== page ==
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Sharing bad news of a lung cancer diagnosis: understanding through communication privacy management theory.

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Ngwenya, Nothando 


BACKGROUND: The aim of this paper is to understand the process of information disclosure and privacy as patients share their news of lung cancer with significant others. METHODS: Twenty patients with lung cancer and 17 family members/friends accompanying them at diagnosis-giving completed either individual or dyad semi-structured interviews. Initial thematic analysis, then Petronio's Communication Privacy Management theory was used to inform interpretation. RESULTS: Patients described a sense of ownership of the news of their cancer and sought control of how, when and with whom it was shared. Family members expressed a need to follow the patients' rules in sharing this news, which limited their own support systems. Patients and family members had to live within the relational communication boundaries in order to maintain their trusting relationship and avoid potential disruptions. CONCLUSION: Patients as individuals are strongly interlinked with significant others, which impacts on their experience of disclosing private information. This shapes their psychological processes and outcomes impacting on their illness experience. This should be considered when developing interventions to support patients with sharing bad news. Copyright © 2015 John Wiley & Sons, Ltd.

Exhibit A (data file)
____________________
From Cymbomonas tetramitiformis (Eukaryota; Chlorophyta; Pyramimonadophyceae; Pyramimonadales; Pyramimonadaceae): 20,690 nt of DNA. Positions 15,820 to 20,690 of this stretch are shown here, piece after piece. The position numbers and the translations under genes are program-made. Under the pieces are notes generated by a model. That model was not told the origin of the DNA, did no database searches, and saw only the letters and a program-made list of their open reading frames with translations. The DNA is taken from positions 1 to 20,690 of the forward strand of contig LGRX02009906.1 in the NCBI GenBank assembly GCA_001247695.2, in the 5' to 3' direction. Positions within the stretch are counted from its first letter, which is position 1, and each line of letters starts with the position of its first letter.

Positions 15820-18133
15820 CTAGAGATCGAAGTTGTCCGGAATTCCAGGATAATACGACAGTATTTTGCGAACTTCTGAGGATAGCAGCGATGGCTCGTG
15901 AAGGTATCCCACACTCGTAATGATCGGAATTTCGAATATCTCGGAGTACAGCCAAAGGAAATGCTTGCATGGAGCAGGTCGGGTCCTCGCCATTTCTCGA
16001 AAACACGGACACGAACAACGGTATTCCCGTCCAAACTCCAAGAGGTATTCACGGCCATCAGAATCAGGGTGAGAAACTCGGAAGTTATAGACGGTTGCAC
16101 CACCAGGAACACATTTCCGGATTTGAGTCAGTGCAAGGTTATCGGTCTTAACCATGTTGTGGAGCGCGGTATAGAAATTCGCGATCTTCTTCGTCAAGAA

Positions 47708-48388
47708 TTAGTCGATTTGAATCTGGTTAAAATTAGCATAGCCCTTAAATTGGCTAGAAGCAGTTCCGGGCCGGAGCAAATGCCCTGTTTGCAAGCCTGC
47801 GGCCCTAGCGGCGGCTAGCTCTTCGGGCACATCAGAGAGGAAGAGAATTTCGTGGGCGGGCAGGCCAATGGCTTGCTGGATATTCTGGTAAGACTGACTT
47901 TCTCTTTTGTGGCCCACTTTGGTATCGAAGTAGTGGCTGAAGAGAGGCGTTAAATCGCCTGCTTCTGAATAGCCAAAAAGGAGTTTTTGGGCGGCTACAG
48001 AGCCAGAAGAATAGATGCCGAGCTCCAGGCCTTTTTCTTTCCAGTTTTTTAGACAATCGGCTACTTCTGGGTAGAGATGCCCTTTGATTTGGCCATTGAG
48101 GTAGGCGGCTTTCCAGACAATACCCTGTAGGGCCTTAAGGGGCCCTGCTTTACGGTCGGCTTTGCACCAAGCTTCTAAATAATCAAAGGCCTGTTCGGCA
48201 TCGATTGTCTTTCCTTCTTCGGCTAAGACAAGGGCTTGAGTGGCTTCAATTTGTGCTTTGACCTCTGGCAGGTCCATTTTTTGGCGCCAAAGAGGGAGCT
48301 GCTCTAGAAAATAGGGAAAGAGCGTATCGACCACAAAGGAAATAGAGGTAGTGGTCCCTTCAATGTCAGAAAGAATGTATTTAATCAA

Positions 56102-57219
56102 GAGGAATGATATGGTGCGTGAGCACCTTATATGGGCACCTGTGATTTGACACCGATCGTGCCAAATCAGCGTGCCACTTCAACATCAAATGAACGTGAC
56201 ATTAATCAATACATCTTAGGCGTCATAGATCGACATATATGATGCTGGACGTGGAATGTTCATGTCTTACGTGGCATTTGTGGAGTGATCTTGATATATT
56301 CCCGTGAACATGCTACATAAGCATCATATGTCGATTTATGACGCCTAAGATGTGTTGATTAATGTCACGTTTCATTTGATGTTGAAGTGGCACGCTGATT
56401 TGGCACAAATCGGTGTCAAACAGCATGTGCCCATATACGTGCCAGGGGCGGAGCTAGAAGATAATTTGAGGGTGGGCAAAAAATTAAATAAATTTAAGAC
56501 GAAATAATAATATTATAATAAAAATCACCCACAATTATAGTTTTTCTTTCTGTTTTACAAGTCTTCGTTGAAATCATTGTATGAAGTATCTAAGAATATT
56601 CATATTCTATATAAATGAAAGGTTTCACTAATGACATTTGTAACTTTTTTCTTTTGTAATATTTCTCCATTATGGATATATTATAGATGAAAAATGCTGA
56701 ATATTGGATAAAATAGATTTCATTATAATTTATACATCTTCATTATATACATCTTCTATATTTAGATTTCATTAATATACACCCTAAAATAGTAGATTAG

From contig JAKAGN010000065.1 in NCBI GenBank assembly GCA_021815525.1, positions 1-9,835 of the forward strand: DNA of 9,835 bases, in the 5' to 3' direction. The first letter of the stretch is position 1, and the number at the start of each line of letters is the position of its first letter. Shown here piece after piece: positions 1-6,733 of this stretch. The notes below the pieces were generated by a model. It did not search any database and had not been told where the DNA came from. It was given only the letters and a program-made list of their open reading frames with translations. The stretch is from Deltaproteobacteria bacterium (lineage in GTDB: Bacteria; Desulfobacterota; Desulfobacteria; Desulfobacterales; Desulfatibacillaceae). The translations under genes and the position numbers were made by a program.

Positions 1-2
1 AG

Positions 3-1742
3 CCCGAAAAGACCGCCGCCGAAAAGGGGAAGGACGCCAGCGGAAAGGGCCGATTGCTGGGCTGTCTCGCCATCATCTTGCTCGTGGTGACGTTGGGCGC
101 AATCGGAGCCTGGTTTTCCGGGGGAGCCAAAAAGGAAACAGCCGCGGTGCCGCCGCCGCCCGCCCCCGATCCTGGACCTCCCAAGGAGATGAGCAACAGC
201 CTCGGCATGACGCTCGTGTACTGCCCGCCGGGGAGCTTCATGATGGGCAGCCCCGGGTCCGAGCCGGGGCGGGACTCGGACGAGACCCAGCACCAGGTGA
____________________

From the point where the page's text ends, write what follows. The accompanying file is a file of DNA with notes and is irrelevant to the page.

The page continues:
cancer, communication, disclosure, oncology, qualitative research, Emotions, Family, Female, Friends, Humans, Lung Neoplasms, Male, Middle Aged, Physician-Patient Relations, Privacy, Social Support, Truth Disclosure

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Dimbleby Cancer Care (NO REF GIVEN)
This project was funded by Dimbleby Cancer Care Research Fund